sand, /pungent as dogwoods."
-Aracelis Girmay is the author of three collections of poetry: The Black Maria (BOA Editions, 2016);
Kingdom Animalia (BOA Editions, 2011), and Teeth (Curbstone Press, 2007). She is a Cave Canem fellow
and teaches at Hampshire College and in the Drew University MFA program.
In these sensuous poems everything is up for inspection and interrogation, including the speaker himself.
Here are echoes of Lorca and Neruda, their depth and power, but in a voice entirely the poet’s own.
Roberto Carlos Garcia's poems take beauty as a gift, and also as a sometimes foil against capitalism
and the numbness of the suburban life we are supposed to desire. "& what is poetry if not what we need?"
We need poems like these, with their living language and their vision of where we are and where poetry,
ecstatic and elegiac, can take us.
-Anne Marie Macari, author of Red Deer, (Persea, 2015)
These poems ache and plead and yearn, and never forget song. Never forget song.
-Ross Gay is the author of the National Book Award finalist Catalog of Unabashed Gratitude
(University of Pittsburgh Press, 2015), Bringing The Shovel Down (University of Pittsburgh Press, 2011),
Against Which (Cavan Kerry Press, 2006). He is an Associate Professor at Indiana University and a
Cave Canem Fellow.
$17.00 | ISBN: 978-0-9981027-1-9 | 51 Pages
Gulnar Ali Balata is a Kurdish American poet, novelist, short-story writer, teacher, and translator. She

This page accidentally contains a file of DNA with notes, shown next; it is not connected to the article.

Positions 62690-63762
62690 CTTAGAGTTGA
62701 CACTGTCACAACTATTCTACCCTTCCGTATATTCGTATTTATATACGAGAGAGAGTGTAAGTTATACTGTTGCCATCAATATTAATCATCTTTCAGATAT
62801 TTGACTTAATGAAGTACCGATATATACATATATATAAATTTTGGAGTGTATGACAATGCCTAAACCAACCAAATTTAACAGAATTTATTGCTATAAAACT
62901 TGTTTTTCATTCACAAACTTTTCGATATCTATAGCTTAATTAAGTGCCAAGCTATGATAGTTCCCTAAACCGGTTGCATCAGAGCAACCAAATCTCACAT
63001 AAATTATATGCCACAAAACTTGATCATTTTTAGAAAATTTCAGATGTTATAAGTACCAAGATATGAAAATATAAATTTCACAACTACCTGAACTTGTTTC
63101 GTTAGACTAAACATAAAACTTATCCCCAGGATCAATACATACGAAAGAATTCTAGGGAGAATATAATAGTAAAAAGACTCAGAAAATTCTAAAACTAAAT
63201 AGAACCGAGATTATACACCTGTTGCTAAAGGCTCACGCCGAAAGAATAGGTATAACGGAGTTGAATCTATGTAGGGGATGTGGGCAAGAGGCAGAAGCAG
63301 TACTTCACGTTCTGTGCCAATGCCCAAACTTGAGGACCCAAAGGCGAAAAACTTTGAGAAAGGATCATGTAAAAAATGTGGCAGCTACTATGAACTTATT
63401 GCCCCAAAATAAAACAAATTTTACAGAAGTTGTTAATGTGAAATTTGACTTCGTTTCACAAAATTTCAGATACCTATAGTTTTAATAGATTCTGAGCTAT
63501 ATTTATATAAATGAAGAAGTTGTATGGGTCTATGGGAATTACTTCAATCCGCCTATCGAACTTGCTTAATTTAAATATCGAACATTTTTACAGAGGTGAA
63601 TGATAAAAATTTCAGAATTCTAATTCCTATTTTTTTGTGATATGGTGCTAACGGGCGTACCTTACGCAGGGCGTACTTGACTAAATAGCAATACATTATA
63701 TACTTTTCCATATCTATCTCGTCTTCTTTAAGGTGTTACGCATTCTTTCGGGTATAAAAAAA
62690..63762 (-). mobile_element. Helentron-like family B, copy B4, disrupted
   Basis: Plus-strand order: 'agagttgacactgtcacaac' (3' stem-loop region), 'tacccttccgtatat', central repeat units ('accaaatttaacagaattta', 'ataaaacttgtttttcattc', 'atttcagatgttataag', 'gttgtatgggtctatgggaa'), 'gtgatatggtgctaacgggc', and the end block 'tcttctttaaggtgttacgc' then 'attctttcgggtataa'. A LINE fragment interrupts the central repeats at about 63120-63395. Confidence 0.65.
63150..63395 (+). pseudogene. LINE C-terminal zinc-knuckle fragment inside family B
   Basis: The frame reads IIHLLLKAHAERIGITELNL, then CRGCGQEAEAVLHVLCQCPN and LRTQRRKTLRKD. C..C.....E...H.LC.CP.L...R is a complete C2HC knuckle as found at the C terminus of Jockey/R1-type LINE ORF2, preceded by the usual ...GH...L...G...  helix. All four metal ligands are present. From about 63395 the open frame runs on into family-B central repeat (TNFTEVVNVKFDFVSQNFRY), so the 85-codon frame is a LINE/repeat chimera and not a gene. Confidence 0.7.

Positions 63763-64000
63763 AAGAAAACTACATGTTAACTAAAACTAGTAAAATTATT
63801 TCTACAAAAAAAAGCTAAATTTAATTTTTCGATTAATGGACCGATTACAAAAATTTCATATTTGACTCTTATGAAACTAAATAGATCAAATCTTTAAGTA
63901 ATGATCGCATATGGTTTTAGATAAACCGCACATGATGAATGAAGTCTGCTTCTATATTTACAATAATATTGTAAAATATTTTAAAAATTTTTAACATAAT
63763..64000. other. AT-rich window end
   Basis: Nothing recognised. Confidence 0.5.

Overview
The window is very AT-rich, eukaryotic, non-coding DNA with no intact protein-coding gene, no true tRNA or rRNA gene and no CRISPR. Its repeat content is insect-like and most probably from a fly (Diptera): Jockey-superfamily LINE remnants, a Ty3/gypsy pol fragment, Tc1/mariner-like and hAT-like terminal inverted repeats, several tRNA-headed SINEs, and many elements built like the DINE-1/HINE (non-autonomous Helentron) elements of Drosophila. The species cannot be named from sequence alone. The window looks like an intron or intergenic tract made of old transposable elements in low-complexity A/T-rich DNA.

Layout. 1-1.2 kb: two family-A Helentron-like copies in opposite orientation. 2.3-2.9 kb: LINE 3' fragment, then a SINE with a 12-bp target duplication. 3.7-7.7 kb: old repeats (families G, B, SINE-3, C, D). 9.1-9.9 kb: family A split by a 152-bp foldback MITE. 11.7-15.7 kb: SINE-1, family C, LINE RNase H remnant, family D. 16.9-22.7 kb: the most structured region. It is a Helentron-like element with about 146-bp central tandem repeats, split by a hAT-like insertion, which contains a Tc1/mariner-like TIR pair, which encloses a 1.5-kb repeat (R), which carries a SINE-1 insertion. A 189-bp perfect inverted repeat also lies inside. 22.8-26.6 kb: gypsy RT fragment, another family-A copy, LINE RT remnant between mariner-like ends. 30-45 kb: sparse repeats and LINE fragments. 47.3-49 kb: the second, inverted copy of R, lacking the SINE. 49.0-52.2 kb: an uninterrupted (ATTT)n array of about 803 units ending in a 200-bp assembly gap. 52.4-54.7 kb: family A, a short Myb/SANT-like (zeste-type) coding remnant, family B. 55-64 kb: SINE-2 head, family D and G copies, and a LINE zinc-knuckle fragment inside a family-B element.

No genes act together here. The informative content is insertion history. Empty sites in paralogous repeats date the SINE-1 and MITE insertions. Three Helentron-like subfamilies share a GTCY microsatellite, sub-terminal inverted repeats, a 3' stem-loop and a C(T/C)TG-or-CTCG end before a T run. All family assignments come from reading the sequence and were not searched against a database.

was born in Kurdistan in 1974. Gulnar is the author of six books, three books of poems in the Kurdish language,
Luna and Twelve Months (2006), Song of the Sad Ruins (2008),
and A Breath from Letters of Borders Dream (2012) published in Duhok, Kurdistan.
My Soul Still a Virgin is a collection of translated poems from Kurdish and Arabic to
English by the author in 2010. My Poems Weep to the Seagulls (2014), is a book of poems
published in Arabic, in Kurdistan. Kurdonya, a novel written in the Arabic language (2015),
was published in Syria.
Gulnar has been published in numerous literary journals, websites and anthologies in Kurdish and Arabic
languages, which are her first and second languages. Her work has been translated into many languages,
and has been published in newspapers and magazines, in Kurdish and extensively on the internet.
She was a teacher in Kurdistan and taught English for three years before she left home in 1996.
Gulnar received an Associate's degree in Art from Bunker Hill Community College in 2009.
She has participated in several poetry festivals within the Kurdish Region, and also abroad, in Turkey and Europe.
From her outstanding cooperation, and successful writing, she has received awards from her work, and has been
listed as one of the top Kurdish Women Voices in modern Kurdish poetry.
Gulnar Ali Balata's fourth volume of poetry, A Peaceful Color From The Silence, is
an intimate gift by a mature poet infused with love for her tattered homeland of Iraqi
Kurdistan. Her pen ripples with sparkling rivers and her expectant heart wrings with
sadness as she infuses her poems in shooting stars and sweet dew, as "tears braid
Fate's threads... shoulder/ the coffin of [her] childhood." The poet is "a weaned
child," an "immigrant girl," a "lover," and "the melody for the executed." When "in
exile... beyond the ocean... the coffins write [her] lines." This poet insists on the
possibility of a "new page from a new sorrow/with a happy heart/ Make your name
in my peace/symbol of a gorgeous love's spring." We take this journey with Balata
and arrive strangely hopeful, crying tears of love for the resilience of the human spirit.